Can You Excerise Too Much or Is More Better?

by Chris Centeno, MD /

can you exercise too much

Can you, in general, exercise too much? Meaning, we've all seen the rare soul who just drops dead while exercising. So does the research support that there is a Goldilocks zone of exercise? Not too little nor too much? New research looked at that issue, and what they found was startling. 

You Can’t Exercise Too Much, but You Can Exercise Too Little

The purpose of the new study was to investigate all-cause mortality (deaths from any cause) at many fitness levels. Following treadmill testing, each participant was grouped into one of the following cardio fitness groups and followed for over eight years: low, below average, above average, high, and elite. Researchers found lower mortality in the most-fit group compared to the other groups (80% lower, in fact, when comparing the most-fit group [elite] to the least-fit group [low]). The study also suggests you can’t exercise so much that you “out-exercise” your mortality benefit (this finding opposes prior findings from another study that chronic vigorous exercise can increase mortality risk). Interestingly, in the high-fitness group, older patients, age 70 and above, and those with hypertension in the elite-fitness group had significantly lower mortality rates.

Opposing Studies on Too Much Exercise?

One of the most confusing things about science is how opposite conclusions can exist. We see this all the time. A new study is reported in the news as claiming that X is great for you and then another study shows that it's bad for you. In these cases, it's best to look at the aim of the research, how it was conducted, and the size of the studies. 

One of the studies that showed issues with high-level exercise was on athletes with atrial fibrillation, a heart rhythm abnormality. While it concluded that the dose of exercise was directly correlated with death rates, it looked at only 1,500 people, and the goal of the study was to determine if patients with a known heart disease had an adverse response to exercise. Another study looked at the presence of heart blockages (plaques) in just under 300 athletes and found more plaques in the highest exercise group, but the composition of these blocked arteries was more benign. Finally, one investigation looked at the rare condition of heart scarring in just under 20 athletes found in several larger studies.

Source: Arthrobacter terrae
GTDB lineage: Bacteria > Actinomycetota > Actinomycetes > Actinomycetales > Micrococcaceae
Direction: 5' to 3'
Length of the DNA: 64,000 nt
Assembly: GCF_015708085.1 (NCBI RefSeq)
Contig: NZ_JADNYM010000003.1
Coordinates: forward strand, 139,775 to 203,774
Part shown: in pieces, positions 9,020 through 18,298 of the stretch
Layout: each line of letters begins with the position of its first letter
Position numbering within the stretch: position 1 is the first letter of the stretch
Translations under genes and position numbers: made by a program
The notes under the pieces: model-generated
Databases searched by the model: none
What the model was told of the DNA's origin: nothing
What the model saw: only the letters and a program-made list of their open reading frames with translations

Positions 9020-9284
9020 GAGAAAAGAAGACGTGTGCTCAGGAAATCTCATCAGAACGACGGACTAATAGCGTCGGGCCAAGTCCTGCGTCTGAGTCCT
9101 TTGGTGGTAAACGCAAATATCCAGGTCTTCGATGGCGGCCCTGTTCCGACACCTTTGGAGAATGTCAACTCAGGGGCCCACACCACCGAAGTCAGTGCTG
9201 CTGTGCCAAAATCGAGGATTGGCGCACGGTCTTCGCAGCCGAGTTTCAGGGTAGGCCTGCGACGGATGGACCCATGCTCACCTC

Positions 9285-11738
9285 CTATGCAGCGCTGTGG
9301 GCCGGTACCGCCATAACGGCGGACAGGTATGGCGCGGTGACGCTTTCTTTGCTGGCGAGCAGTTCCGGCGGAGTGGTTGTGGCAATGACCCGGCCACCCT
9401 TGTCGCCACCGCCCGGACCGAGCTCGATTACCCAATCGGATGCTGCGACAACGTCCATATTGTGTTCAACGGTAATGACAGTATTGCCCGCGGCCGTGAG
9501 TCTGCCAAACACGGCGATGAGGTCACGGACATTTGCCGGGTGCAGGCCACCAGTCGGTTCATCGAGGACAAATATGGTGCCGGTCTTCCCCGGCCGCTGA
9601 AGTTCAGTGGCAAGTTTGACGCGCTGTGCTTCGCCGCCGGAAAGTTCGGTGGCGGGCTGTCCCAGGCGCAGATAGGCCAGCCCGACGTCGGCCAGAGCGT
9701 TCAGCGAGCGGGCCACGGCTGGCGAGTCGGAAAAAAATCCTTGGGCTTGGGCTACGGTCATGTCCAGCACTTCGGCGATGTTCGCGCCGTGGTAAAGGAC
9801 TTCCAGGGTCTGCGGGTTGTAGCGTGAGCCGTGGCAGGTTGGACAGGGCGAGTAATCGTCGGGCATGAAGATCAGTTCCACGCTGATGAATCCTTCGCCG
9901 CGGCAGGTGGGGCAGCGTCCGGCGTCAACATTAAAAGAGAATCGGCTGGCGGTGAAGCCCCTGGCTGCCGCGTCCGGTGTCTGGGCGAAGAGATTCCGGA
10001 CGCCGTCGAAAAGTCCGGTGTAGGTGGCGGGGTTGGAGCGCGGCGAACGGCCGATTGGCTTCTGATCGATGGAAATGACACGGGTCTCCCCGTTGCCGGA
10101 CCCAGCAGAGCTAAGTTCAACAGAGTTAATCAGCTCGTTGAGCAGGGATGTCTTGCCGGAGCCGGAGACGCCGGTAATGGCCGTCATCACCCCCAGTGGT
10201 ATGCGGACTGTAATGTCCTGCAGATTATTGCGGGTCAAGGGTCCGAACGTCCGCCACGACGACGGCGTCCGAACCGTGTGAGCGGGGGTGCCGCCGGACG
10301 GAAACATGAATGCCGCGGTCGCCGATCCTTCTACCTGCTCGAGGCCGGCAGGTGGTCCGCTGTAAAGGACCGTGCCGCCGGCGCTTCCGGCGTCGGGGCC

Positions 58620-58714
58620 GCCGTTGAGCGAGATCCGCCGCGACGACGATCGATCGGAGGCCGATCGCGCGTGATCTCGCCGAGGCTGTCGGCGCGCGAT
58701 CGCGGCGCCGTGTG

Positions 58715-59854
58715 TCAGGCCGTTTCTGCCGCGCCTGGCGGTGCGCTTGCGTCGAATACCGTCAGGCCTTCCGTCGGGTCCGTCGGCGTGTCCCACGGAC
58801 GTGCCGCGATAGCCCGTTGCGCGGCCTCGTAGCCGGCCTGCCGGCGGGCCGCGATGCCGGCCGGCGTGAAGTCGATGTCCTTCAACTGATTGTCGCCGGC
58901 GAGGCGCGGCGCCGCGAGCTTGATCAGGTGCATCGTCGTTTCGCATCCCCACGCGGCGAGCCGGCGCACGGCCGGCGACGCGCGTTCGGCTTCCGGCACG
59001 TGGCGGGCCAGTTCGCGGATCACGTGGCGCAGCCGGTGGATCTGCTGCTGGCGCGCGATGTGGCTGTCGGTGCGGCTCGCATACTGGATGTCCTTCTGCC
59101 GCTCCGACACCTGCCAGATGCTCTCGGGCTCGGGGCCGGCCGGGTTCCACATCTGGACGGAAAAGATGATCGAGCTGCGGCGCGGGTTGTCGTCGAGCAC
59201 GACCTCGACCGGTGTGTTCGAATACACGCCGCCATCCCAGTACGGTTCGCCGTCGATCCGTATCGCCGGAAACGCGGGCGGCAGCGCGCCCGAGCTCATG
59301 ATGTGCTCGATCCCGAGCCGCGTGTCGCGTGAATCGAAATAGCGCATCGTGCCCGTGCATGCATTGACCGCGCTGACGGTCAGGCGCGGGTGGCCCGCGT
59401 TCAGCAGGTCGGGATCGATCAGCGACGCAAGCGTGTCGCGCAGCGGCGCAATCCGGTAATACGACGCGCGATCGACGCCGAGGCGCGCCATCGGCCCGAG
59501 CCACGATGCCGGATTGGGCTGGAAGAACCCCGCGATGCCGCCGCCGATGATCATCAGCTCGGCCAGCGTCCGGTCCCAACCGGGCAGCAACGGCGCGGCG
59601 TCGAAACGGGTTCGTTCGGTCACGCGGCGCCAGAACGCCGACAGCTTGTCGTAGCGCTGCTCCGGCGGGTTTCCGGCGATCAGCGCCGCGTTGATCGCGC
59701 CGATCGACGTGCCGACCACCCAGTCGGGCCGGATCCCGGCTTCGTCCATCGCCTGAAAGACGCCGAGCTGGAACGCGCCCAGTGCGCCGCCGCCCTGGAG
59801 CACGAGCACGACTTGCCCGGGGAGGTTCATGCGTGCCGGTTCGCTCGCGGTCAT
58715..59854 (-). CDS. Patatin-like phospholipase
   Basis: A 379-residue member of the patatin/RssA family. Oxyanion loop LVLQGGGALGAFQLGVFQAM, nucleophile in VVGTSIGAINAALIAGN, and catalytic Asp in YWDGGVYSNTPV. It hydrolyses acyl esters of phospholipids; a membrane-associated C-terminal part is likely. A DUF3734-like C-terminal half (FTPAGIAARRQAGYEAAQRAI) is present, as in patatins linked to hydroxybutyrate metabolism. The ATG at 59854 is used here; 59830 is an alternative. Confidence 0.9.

Going the other direction is, of course, this massive research paper we're reviewing this morning with more than 122,000 patients! I also identified another study where the authors looked at almost 1.5 million person-years of follow-up and also found that more exercise was better at lowering mortality risk. So if we compare the balance of the evidence, the more-exercise-is-better camp wins the day here. 

Can You Exercise Too Little?

The key takeaway here is that exercise keeps the heart and body healthy, lessening the risk of mortality, and increasing life-span. In addition, you can’t really exercise too much to enjoy those decreased mortality benefits. On the other end of the spectrum, however, you can exercise too little; a sedentary lifestyle increases your risk of mortality via metabolic disorders, heart disease, musculoskeletal conditions, and so on.